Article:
Due to the sudden suspension of transport services, a large section of the employees in the informal sector, the migrants, and the daily wage workers started walking towards their homes without knowing how long it may take to reach with the fear of loss of jobs and reality of having no savings to pay the amount of the rented houses/shelters. The movement of people in thousands violated the idea of social distancing posing a threat to their own lives. 

The finance minister, Nirmala Sitharaman announced the first relief package after a day of Rs 1.70 lakh crore amounting to size of 0.8 %  of the FY20 GDP. Whereas many developing and developed country have announced their first economic package of 5 to 10 per cent of GDP.  Is this sufficient to provide essential commodities to the migrants and economically backward population of 5th largest economy of the world whose daily subsistence has come to a halt otherwise? 22 lakh health workers (including doctors) got health insurance of INR50 lakh for 3 months. If government provides PPE to health workers then there may not arise the need to provide health insurance in the first place. The per-day wage of MGNREGA workers increased from INR182 to INR202. But it will not provide any relief during the lockdown period; one, because work is not happening anywhere and two, since the government is against the program (around 800 thousand crores of MGNREGA wage payments are still pending and number of days of work is shrinking as well) so there is no guarantee that it will give any relief after revoking lockdown. The relief package provides relief to 204 million women who are to receive Rs 500 per month for 3 months. Other Countries in comparison are spending massive amounts. This is not the time to follow the FRBM recommendations, especially when economists across the ideological spectrum are calling for relief measures everywhere. In the problem of an effective demand economy, the fiscal deficit does not crowd out private investment rather it increases private saving and aggregate demand in the economy.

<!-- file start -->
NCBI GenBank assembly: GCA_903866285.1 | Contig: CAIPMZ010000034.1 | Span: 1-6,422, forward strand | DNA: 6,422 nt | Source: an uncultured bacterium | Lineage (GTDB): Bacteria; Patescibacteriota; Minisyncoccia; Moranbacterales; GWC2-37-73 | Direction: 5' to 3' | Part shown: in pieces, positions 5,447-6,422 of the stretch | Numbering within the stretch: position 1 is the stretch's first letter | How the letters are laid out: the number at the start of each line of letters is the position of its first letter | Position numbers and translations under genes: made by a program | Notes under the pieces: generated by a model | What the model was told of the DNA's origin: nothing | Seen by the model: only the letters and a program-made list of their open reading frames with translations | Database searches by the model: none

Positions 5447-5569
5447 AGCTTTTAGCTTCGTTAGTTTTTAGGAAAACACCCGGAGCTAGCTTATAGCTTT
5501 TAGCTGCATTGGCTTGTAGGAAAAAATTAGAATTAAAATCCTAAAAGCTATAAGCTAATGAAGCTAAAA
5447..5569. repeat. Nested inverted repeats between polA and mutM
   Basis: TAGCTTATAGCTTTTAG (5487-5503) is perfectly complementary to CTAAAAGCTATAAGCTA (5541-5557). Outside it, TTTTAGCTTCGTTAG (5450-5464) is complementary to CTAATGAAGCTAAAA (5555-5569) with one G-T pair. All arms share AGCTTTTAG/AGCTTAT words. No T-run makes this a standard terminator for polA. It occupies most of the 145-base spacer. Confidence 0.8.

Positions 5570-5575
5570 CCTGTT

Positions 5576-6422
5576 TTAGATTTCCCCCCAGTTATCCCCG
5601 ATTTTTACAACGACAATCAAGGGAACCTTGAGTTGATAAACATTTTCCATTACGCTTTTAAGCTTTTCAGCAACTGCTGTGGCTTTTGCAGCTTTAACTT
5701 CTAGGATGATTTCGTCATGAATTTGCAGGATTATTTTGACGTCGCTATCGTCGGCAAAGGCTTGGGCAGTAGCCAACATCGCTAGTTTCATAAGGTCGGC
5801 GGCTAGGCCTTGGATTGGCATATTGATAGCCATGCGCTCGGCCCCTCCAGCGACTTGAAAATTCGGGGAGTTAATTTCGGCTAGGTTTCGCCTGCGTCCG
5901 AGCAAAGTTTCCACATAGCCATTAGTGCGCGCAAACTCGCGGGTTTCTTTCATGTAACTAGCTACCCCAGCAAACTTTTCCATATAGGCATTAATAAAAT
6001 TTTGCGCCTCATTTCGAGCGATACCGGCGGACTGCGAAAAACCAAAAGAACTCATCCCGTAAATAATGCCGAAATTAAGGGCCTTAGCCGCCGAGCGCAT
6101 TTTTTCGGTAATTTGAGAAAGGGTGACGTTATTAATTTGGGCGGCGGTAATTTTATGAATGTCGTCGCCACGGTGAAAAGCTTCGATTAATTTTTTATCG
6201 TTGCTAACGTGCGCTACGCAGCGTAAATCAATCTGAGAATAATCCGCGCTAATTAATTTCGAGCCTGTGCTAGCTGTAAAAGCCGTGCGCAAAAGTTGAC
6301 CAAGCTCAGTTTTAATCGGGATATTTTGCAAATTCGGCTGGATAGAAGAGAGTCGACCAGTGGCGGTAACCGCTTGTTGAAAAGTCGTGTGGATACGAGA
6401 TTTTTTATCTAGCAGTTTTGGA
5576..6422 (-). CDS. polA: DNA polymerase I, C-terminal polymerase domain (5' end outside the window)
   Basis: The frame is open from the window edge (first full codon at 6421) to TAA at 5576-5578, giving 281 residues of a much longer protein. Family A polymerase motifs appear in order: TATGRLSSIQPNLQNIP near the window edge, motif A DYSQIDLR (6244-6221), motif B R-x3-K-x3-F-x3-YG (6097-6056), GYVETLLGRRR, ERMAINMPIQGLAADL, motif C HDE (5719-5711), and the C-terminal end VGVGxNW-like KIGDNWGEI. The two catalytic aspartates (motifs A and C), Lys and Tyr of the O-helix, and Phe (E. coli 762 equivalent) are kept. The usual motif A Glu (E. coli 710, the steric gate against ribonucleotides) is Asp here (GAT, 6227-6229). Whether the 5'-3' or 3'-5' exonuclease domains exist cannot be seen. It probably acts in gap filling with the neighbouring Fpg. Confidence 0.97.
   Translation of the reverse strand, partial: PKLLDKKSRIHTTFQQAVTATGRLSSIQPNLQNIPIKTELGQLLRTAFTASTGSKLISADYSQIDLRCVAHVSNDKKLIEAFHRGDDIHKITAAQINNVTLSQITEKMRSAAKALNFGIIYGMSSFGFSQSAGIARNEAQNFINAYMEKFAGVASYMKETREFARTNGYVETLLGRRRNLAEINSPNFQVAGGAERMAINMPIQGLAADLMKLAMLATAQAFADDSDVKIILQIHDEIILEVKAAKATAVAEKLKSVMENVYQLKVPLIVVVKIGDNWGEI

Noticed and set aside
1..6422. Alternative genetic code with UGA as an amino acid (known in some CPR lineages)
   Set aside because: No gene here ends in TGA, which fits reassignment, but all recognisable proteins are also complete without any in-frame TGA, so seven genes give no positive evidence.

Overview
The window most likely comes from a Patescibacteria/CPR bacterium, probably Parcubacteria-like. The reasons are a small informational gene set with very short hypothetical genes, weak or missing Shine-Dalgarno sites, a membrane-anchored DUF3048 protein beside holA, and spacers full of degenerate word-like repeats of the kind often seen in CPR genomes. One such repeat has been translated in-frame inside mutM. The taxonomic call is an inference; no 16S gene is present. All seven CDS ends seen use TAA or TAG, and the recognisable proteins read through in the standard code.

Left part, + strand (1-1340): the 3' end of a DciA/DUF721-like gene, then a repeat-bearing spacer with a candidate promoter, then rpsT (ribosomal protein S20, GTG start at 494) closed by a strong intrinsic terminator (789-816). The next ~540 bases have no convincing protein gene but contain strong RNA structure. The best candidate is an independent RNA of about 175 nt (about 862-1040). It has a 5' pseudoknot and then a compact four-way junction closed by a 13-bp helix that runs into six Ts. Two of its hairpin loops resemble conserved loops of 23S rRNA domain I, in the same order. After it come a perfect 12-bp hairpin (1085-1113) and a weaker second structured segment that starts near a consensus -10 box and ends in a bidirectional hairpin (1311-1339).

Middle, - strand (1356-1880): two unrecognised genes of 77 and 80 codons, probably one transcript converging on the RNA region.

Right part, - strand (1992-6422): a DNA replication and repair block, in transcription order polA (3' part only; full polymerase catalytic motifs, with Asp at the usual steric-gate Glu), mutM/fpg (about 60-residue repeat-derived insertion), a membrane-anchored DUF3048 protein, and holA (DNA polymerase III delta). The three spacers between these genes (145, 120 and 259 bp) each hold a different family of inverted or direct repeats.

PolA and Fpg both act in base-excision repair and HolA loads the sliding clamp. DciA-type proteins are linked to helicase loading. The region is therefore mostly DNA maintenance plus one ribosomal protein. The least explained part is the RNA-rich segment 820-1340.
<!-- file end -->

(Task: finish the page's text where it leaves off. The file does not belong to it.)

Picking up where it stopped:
The impact of the lockdown on the economy

Covid-19 has affected each sector of the economy but not with the same intensity. It is possible to work from home in some sectors but it is not possible to work from home in the manufacturing sectors. So, manufacturing, transport, tourism, and the Gig economy are affected by the Covid-19 in the short as well as long runs.When we analyze components of the Corona relief package announced by the Finance Minister, it is dominated by Insurance and MGNREGA wage hike. In this policy, it is less likely that money will be transferred from the government to the public. Most probably, this package will not create much further demand in the economy. 

The agriculture sector will also be affected by the Corona pandemic because the Rabi season harvesting will have to start in April. Farmers will neither get workers for harvesting nor the transport system to send their primary products in Mandis. In this condition, farmers will suffer losses and despite having excess production, India may face food crisis in future. This analysis implicates the need for urgent attention of the policy makers to the agriculture sector.